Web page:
The LLRC has won local and international acclaim for its efforts to look at the totality of Sri Lanka’s experience that led to terrorism and war. It came up with a total of 285 recommendations of which 135 may be called main recommendations as they have several sub-recommendations. It can be believed that the LLRC labored to bring forth a document that could serve as a blueprint for Sri Lanka’s renewal as a success story of post-war development, democracy and reconciliation. The question to answer is whether the action plan prepared by the government meets this same objective. More serious study is also required to ascertain whether the 91 recommendations taken up for commentary in the action plan leave out important substance contained in the 135 main recommendations to be found in the LLRC report.
A preliminary assessment of the action plan would indicate that the government intends to seamlessly harmonise the LLRC recommendations into the government’s ongoing programme and activities. By that same token there is no indication that the government seeks to make the LLRC report a point of departure with past and present political practices. There are many instances of the LLRC recommending the setting up of a new mechanism to deal with a specific set of problems. This might be due to its recognition that existing governmental mechanisms are inadequate to resolve those problems. But with the exception of appointing a Land Commission, the government has, by and large, not taken on the LLRC recommendation to set up new mechanisms.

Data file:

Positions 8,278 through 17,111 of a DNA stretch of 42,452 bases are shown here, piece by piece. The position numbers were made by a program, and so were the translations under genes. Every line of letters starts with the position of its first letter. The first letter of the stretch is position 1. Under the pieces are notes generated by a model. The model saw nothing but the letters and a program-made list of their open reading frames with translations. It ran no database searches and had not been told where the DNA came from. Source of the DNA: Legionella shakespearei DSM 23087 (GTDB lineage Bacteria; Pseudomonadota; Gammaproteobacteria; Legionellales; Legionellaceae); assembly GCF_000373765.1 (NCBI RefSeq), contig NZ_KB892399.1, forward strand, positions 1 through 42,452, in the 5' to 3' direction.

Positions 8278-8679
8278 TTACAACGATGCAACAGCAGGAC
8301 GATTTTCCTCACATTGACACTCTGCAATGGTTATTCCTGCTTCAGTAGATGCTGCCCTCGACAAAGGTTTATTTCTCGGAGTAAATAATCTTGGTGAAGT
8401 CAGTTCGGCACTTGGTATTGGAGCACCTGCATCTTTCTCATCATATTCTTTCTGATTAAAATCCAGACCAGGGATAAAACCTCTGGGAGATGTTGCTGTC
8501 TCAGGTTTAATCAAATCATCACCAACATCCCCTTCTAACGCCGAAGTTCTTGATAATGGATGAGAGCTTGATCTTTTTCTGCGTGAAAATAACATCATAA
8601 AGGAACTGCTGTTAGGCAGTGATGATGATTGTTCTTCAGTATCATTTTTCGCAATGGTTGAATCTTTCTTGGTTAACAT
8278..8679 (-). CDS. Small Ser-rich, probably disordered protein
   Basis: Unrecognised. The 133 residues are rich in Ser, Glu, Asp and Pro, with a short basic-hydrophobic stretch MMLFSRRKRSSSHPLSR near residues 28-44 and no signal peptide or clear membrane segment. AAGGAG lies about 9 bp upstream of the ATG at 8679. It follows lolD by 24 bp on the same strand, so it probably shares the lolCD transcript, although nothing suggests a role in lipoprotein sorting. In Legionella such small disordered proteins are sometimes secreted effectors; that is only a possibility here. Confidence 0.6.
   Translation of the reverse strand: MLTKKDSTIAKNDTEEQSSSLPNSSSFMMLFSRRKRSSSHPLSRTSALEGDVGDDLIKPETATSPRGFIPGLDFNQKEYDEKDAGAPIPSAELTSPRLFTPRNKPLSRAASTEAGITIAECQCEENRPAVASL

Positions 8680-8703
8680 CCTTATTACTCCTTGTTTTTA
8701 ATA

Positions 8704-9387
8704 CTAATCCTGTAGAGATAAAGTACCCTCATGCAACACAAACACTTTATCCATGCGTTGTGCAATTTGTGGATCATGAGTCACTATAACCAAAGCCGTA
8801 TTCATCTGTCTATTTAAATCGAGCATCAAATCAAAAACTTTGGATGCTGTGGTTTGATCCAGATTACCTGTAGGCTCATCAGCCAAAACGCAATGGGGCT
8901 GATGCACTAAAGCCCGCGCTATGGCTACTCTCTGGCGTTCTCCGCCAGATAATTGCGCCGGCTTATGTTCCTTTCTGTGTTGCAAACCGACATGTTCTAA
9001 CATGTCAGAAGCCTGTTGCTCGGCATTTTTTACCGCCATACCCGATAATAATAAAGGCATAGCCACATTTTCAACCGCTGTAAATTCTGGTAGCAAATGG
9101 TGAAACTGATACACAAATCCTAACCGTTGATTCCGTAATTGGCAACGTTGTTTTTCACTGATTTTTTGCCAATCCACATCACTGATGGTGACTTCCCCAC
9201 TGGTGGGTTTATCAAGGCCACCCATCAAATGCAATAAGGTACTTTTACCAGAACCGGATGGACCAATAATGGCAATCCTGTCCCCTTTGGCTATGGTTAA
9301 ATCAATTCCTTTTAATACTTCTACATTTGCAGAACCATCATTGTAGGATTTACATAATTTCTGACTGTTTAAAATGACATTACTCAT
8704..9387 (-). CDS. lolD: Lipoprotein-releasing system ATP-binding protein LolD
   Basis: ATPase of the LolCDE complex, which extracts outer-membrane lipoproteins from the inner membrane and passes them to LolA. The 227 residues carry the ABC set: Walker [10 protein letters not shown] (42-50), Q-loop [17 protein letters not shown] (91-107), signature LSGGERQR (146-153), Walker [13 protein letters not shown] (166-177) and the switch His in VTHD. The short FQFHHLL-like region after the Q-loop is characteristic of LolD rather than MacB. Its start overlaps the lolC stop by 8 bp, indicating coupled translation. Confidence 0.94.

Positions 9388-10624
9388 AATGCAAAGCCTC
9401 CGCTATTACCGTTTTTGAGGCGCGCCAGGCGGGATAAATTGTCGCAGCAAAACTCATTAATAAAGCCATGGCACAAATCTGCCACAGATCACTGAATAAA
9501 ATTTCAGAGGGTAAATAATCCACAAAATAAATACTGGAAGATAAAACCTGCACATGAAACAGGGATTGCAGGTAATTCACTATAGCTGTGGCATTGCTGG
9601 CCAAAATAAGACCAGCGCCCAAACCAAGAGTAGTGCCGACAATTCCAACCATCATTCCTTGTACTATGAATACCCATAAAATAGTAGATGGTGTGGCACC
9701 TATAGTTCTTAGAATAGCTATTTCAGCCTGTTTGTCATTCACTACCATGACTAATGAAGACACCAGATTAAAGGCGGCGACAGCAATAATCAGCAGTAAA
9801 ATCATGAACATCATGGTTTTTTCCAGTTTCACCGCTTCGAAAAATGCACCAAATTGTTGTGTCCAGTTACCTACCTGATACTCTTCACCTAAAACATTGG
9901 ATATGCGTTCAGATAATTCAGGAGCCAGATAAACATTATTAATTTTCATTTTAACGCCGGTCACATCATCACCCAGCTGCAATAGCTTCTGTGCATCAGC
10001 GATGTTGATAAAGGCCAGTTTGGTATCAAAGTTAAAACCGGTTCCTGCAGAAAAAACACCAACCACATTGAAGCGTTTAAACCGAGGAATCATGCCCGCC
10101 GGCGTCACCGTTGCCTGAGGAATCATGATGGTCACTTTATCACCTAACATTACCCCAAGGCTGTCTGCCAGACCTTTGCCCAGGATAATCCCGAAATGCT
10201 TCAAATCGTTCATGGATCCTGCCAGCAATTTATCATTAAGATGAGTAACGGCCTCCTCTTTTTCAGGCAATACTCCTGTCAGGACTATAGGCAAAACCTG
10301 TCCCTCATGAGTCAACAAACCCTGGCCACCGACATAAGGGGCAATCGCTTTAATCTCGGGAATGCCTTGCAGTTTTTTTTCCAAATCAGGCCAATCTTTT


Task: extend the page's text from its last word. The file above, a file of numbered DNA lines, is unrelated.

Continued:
An example where the LLRC recommendations have been circumvented by the action plan, is the matter of the appointment of a Special Commissioner of Investigations to look into alleged disappearances. Another example is the Independent Institution with a strong investigative arm to address the grievances of citizens. The government’s position in the action plan is that existing mechanisms will be used to take care of the problems. In the case of disappearances the government has proposed invoking the present procedures in the Code of Criminal Procedure. It was in recognition of the past failures that the LLRC presumably recommended the appointment of a Special Commissioner. The problem with the government’s approach is that this proper utilization of the Criminal Code has not happened in the past and this is unlikely to change in the future unless there is a radical departure from past practices.